I thought h would be r/n? and if the summation for the surface area is wrong, how would it be set up? I used the lateral surface area of the cylinders, and I thought I did it all right...

9. Jan 10, 2010

### tiny-tim

(just got up :zzz: …)
oh i see now … you're using discs, not cylinders!

Yes, the thickness of each disc is r/n, and your formula is correct.

(except the ∞ over the ∑ should be an n )
Almost, but you're adding the surface area of the vertical sides of the discs, so you haven't allowed for the slope of the surface of the sphere.

10. Jan 10, 2010

### ryoma

wait a second. What's the difference between a disc and a cylinder? until now, I was thinking they were the same thing. and about the surface area, so the discs have to be sort of like the frustum of a cone? Why does it have to be like that, because in the end, wouldn't the lateral surface area of both a frustum and a disc just go to zero?

oh, and how do you have "n" instead of infinity above the summation symbol? when i tried replacing \infty with \n , it just messed it up xP

11. Jan 10, 2010

### tiny-tim

ok I agree technically a disc is a cylinder, but it's usual to call a cylinder a disc if the height is extremely small. Because you called it a cylinder, I assume you were slicing the sphere with cylindrical "cookie-cutters" (which actually is quite a sensible way to solve the problem).
Yes, like a frustrum. Try finding the surface area of a cone that way … yes, they'll both go to zero, but one will always be sinθ times the other.
It's not "\n", it's just "n" … and a "\" without a proper function after it just makes LaTeX go crazy, looking for one.

12. Jan 10, 2010

### ryoma

this is what I got so far:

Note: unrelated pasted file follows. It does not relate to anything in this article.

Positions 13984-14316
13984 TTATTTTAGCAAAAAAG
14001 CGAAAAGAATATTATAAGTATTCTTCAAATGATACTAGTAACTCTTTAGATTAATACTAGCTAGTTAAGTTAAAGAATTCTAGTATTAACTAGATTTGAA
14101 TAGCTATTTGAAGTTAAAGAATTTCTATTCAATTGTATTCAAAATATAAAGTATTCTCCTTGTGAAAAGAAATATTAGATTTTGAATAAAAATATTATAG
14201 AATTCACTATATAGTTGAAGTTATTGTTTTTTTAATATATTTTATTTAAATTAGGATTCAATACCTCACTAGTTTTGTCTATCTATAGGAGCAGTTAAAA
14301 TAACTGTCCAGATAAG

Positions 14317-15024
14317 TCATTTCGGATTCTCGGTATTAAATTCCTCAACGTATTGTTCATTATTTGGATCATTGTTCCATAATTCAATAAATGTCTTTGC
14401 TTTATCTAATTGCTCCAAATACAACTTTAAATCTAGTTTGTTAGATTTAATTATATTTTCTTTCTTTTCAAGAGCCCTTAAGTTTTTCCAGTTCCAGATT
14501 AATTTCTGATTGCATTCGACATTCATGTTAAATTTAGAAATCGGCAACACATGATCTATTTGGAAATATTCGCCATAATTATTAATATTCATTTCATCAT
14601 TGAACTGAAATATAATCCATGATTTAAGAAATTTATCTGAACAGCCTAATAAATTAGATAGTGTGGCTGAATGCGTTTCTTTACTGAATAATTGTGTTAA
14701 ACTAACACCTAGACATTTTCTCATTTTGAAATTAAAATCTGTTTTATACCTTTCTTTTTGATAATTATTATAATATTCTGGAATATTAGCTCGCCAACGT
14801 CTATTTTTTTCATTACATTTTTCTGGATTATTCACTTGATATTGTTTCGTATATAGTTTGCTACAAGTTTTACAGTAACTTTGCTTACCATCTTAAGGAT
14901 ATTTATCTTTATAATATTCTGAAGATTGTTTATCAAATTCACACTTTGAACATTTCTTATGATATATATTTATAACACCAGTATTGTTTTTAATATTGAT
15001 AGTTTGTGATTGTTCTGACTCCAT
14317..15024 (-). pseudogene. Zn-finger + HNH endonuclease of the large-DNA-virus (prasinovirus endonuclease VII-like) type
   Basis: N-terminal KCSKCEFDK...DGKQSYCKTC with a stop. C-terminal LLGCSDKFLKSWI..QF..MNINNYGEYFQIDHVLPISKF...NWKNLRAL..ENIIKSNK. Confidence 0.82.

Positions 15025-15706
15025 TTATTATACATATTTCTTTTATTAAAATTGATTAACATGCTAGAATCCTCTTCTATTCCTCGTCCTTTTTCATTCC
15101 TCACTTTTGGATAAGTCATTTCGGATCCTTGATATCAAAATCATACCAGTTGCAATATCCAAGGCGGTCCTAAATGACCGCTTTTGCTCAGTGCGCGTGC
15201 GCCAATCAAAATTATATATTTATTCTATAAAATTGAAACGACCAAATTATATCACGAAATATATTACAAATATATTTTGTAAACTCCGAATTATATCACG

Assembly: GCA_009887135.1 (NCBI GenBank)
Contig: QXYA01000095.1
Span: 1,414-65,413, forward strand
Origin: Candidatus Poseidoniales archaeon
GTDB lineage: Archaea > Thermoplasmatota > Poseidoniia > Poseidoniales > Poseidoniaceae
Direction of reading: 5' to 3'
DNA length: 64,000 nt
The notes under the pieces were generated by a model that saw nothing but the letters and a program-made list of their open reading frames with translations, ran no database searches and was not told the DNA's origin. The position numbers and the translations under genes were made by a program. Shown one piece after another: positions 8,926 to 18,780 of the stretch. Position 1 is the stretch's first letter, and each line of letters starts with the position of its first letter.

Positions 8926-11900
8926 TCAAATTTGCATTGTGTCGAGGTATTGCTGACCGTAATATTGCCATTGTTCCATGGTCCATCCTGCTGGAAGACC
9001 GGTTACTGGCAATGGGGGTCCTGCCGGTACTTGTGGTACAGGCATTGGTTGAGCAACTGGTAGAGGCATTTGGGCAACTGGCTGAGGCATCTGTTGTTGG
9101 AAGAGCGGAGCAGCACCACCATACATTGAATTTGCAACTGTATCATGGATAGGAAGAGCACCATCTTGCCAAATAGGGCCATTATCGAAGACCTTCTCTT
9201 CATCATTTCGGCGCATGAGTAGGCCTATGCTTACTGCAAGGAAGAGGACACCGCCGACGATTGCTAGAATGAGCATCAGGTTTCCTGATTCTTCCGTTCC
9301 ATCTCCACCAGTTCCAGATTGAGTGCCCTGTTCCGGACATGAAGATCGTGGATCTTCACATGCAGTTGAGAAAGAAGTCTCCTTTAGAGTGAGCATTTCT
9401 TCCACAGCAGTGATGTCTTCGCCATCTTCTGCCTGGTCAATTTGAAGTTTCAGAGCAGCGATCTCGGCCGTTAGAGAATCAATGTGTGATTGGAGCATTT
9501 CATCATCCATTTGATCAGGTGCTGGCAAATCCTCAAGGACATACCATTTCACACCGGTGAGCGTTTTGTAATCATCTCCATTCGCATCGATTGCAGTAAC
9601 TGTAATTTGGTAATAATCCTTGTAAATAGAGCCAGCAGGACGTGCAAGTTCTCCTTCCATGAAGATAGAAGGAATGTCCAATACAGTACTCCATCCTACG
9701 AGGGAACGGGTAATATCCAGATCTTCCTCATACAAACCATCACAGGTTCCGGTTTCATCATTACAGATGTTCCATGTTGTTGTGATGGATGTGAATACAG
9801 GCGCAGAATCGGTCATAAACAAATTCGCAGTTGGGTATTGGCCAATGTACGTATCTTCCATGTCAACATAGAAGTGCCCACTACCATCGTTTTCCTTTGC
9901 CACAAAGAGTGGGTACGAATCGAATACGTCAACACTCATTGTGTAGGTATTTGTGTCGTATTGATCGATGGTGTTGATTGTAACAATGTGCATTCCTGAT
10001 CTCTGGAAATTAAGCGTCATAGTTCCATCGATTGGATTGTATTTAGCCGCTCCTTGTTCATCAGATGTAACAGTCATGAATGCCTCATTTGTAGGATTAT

lateral surface area of frustum
h = vertical height of frustum
lateral surface area = $$\pi \times (r_1 + r_2) \times \sqrt{h^2 + (R - r)^2}$$

and then I set up the summation with
r1 = $$\sqrt{R^2 - \frac{(Ri)^2}{n^2}}}$$
r2 = $$\sqrt{R^2 - \frac{R(i - 1)^2}{n^2}}$$
h = R/n
and just plugged in r1 , r2 , and h into the equation for the surface area of a frustum with the summation from i=1 to n. Am I doing it right?

Last edited: Jan 10, 2010
13. Jan 11, 2010

### tiny-tim

hmm …

why are you introducing r1 and r2? just use 2πr

and, for the area, you need h (= R/n) divided by the sine or cosine of the angle.

14. Jan 12, 2010

### ryoma

Wouldn't you have to use r1 and r2 because the frustums have different length radii at their bases? and for the height, why do you divide by sine or cosine of the angle, and i'm not really understanding what angle it is.

15. Jan 13, 2010

### tiny-tim

No, because r2 = r1 + ∆r, where ∆r is very small.

For the surface area of the sphere, you want the surface area of the frustrum, which is the height of the frustrum times the sine of the angle it makes with the horizontal.

(try calculating the surface area of a cone using this method, but without the sine!)

16. Jan 13, 2010

### ryoma

but if the radii of the two bases of the frustum are basically the same, wouldn't that mean that it's like the same as calculating the surface area of a cylinder? and i'm still not understanding the angle, like, if the top base was smaller than the bottom base of a frustum, is it the angle that's created from from making a line perpendicular to the bases and going through the edge of the top base?